Community Guidebook debate draws more than 125 speakers; debate to continue Tuesday
CALGARY -- It's a 131-page city planning document, so you may not expect it to garner the type of attention it has.
But debate over The Guidebook for Great Communities is stretching into another day, thanks to increasingly contentious public interest.
The purpose of the guidebook is to streamline the arduous process of community building and development plans. The document is meant to update the city's process and create more discussions between planners and residents.
But Monday at City Hall, dozens of residents argued the guidebook would have a negative impact on their neighbourhoods.
Some are concerned it'll lead to density issues. Others complain it could mean poor building decisions on their block. Some are even convinced the guidebook would push the "character" out of their community.
Councillor Gian-Carlo Carra said the controversy wasn't over the contents of the guidebook, but rather because of poor communication about the guidebook's actual purpose.
"People are being manipulated," Carra said. "No one is changing your zoning. We are not going to end the existence of single-detached districts. What we're going to do is allow our communities to become more mixed-use over time. Where and how that happens is through the guidebook."
DEVELOPING AND GROWING
Many on council want to approve the guidebook, something they say will be used for years as Calgary develops and grows.
But the approval process got a little lengthier Monday.
More than 125 Calgarians signed up to speak virtually at a public hearing.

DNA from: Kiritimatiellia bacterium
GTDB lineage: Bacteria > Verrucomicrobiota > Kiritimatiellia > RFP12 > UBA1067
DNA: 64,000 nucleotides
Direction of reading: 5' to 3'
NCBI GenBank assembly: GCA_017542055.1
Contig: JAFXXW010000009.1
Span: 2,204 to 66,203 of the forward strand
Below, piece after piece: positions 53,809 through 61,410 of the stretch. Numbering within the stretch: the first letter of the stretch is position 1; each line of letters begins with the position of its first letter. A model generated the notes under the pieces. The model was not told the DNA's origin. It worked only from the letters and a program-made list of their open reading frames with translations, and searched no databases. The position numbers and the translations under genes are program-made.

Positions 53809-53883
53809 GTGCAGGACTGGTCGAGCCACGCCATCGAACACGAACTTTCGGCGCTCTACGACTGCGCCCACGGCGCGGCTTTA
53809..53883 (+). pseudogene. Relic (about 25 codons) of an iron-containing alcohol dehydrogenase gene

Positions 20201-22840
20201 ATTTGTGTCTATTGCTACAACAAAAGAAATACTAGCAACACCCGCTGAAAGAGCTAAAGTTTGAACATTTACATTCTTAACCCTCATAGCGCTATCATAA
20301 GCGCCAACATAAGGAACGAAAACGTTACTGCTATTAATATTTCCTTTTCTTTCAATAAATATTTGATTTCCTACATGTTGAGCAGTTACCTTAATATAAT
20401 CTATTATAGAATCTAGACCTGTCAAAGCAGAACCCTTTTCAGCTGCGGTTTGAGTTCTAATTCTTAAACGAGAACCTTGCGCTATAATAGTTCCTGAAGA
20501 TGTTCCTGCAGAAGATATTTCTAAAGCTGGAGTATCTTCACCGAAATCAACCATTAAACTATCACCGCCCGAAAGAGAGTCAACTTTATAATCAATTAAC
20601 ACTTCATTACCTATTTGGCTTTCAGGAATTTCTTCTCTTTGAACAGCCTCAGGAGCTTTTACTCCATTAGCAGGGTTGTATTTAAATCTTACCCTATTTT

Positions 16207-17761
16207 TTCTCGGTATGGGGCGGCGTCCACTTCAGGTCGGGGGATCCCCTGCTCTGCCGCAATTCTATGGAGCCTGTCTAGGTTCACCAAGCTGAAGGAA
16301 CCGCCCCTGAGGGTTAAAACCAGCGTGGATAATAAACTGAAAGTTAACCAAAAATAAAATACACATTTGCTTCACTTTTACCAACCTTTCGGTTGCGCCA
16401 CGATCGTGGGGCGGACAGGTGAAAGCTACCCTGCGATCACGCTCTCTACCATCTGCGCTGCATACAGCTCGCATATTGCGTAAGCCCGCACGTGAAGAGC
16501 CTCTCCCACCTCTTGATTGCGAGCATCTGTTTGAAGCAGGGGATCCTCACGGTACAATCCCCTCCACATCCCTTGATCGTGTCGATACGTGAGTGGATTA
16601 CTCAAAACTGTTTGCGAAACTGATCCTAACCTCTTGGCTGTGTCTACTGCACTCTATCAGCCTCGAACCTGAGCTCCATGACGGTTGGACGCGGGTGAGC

The five minute speeches will stretch into Tuesday and possibly even Wednesday before a vote is taken.
Critics say the guidebook is being pushed through with limited consultation. Some, like Councillor Jeromy Farkas, would like to see the vote delayed and turned into an election issue.
"Not everyone wants to live in a high density neighborhood," Farkas, who's running for mayor in October, told CTV News. "I think it's really foolish to try to make every neighbourhood the same."
But many of Farkas' colleagues -- including Mayor Naheed Nenshi -- say the Ward 11 leader and mayoral hopeful is peddling misinformation dressed up as community concern.
"I would say that certain politicians are trying to foment that lack of trust, but really, they are bringing it on themselves by misleading others," Nenshi said. "What (Farkas) is saying isn’t true, so either he doesn’t understand what he is voting on or he wants other people to not understand it."
The guidebook would prioritize green space, mobility and local amenities.
Those are issues some councillors say Farkas is misinformed on. They believe he's also unaware of the legalities of the guidebook.
Farkas says that's not true.
He called the guidebook ill-advised on Monday, questioning why community development is the focus of council during a pandemic.
He has some support in the community.
Multiple neighbourhood associations are also against the guidebook. They'd like to see the debate revisited after more public consultation.